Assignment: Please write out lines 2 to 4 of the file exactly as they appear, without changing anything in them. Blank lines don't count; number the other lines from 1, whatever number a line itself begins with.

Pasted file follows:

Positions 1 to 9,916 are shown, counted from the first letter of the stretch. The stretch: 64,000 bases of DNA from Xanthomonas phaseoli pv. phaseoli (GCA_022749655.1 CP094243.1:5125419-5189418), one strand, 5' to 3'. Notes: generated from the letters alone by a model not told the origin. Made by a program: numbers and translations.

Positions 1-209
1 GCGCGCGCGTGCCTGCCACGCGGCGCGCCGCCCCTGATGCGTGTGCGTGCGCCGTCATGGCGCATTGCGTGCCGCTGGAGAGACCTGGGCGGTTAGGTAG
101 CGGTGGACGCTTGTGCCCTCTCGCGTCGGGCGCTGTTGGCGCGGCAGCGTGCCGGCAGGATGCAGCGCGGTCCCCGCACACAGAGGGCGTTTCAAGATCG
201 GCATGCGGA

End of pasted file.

Positions 1-209
1 GCGCGCGCGTGCCTGCCACGCGGCGCGCCGCCCCTGATGCGTGTGCGTGCGCCGTCATGGCGCATTGCGTGCCGCTGGAGAGACCTGGGCGGTTAGGTAG
101 CGGTGGACGCTTGTGCCCTCTCGCGTCGGGCGCTGTTGGCGCGGCAGCGTGCCGGCAGGATGCAGCGCGGTCCCCGCACACAGAGGGCGTTTCAAGATCG